In short, these romance options allow you to play out only the most stereotypical of fantasy stories. Here’s some things I would like to see in the Extended Edition of the games.
1. Romance should be for everyone. Really, it isn’t that hard to add a few lines of dialog so that every race and gender combination can have a romance with every “romancable” character. This is a game that added an entirely new voice set so that we could laugh when Edwin accidentally changed himself into a woman with a magical scroll (and yes, that was played for all the predictable jokes you are imagining now). Adding text dialog to explain why the half-orc in the party might be able to romance the drow shouldn’t be that hard. Allowing same-sex relationships should not be hard. These options don’t detract from anyone’s enjoyment of the game, and they make the game more enjoyable and accessible for the very diverse group of people who will be playing it.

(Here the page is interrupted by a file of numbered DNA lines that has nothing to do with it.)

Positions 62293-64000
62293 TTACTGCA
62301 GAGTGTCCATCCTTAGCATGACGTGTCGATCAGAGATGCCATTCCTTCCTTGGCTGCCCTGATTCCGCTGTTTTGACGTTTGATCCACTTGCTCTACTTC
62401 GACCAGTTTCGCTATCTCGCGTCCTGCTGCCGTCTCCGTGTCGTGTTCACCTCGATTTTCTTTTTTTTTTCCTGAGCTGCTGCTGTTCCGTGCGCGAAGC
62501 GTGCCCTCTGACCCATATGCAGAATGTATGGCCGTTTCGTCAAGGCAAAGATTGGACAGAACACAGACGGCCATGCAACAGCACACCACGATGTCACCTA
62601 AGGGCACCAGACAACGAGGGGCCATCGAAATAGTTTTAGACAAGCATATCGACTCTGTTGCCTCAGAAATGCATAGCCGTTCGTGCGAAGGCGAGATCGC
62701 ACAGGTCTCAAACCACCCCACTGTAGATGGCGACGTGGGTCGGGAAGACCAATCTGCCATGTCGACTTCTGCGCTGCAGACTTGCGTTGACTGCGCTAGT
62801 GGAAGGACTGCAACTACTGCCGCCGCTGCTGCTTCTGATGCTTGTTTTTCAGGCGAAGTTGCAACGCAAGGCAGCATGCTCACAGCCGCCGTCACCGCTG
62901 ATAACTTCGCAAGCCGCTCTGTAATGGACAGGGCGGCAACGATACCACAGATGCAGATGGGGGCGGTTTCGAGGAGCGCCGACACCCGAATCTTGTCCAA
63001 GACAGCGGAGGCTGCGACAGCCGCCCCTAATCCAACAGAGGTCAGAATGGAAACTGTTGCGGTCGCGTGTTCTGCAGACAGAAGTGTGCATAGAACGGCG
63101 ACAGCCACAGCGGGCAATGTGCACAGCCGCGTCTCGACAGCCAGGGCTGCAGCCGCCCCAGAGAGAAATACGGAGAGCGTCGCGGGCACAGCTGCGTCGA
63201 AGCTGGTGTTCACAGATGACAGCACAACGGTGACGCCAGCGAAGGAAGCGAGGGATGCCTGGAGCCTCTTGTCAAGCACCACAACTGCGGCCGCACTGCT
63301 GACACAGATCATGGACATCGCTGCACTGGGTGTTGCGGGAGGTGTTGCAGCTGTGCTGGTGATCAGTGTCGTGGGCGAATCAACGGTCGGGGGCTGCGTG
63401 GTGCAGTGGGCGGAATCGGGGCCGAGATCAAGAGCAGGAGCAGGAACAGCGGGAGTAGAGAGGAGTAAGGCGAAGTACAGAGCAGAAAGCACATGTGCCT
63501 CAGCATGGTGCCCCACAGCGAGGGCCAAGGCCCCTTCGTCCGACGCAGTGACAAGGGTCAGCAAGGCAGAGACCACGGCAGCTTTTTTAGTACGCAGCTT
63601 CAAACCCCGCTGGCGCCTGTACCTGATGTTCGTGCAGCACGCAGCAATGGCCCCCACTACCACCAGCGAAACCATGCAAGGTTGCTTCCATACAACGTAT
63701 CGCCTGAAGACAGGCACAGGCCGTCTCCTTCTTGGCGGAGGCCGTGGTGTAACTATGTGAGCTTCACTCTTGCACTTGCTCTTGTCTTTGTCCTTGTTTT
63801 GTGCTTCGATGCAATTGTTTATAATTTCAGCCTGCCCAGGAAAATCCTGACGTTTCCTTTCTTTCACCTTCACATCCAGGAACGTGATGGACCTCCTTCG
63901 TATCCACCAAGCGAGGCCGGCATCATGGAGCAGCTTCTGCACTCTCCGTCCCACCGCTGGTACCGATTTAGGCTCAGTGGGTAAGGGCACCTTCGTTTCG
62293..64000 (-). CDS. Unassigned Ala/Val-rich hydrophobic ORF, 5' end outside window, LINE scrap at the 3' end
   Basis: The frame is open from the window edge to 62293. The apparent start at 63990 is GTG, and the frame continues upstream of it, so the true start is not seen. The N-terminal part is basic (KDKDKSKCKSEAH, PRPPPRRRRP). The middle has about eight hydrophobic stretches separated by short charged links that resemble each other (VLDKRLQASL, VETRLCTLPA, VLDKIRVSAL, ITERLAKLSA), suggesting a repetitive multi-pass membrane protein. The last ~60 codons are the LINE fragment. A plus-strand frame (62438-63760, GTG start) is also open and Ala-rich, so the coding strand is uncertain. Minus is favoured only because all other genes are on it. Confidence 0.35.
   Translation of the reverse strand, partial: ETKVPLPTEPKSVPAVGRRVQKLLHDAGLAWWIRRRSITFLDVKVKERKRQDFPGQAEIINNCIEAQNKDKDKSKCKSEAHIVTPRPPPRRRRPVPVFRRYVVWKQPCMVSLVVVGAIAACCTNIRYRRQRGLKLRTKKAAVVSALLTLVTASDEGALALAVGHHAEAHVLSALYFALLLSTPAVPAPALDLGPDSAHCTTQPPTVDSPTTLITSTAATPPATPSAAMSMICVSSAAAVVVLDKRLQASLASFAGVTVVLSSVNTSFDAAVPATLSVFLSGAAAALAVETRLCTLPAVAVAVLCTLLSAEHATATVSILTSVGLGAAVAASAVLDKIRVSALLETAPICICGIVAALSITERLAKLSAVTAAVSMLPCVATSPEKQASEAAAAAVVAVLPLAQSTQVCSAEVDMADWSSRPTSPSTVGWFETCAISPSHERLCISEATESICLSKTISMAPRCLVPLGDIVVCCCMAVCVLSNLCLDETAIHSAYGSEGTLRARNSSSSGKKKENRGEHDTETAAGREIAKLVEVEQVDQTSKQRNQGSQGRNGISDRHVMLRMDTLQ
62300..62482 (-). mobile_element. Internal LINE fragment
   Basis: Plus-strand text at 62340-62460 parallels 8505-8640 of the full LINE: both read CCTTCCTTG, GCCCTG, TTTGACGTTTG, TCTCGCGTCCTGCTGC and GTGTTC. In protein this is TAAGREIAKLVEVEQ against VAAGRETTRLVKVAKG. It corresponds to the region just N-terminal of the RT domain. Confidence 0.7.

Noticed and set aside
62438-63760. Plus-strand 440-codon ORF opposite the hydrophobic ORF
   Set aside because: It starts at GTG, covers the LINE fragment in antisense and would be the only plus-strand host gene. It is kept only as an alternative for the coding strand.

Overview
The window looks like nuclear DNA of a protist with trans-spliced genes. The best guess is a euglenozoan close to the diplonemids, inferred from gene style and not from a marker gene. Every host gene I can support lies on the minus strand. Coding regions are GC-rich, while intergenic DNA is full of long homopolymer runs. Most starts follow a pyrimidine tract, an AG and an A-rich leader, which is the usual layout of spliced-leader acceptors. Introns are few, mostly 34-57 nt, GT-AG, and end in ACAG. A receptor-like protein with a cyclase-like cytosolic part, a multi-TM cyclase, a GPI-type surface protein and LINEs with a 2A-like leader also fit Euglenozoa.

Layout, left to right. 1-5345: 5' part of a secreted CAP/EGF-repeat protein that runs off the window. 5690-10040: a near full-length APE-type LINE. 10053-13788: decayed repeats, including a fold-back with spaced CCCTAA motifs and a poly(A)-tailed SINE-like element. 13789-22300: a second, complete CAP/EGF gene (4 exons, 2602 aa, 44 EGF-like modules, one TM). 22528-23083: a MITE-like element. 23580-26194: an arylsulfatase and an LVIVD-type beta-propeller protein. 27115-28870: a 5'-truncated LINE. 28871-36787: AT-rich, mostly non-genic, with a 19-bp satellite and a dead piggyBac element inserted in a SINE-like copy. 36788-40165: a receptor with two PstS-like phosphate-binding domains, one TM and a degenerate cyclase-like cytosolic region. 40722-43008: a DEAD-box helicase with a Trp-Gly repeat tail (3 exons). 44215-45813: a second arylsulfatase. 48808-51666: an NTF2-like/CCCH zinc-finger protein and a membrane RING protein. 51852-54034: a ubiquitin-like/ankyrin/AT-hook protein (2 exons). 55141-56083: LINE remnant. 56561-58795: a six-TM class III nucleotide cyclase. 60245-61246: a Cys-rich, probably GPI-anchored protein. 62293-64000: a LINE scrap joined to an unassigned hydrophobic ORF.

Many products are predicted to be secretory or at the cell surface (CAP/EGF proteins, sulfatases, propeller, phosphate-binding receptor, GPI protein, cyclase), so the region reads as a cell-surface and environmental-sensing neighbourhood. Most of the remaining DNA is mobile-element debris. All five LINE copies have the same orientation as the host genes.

2. Not all the female romancable characters need to be elves! I want to emphasize this, because apparently the new romance in the Extended Edition is, you guessed it, an elf girl. Moreover, it’s an elf girl who needs comforting and encouragement because she is a wild mage who doesn’t understand her powers. We’ve seen this story before a hundred times. Dare to break the mold!
3. Female characters should not get stuck with the jerk. If Anomen is an ass, that’s fine. If you want him to be romancable, however, it should not be required that we put up with it. Especially if there are no other characters that can be romanced by a female PC. Add some more male options for romancing, and please don’t make them all knights in shining armor. That stereotype gets old very quickly.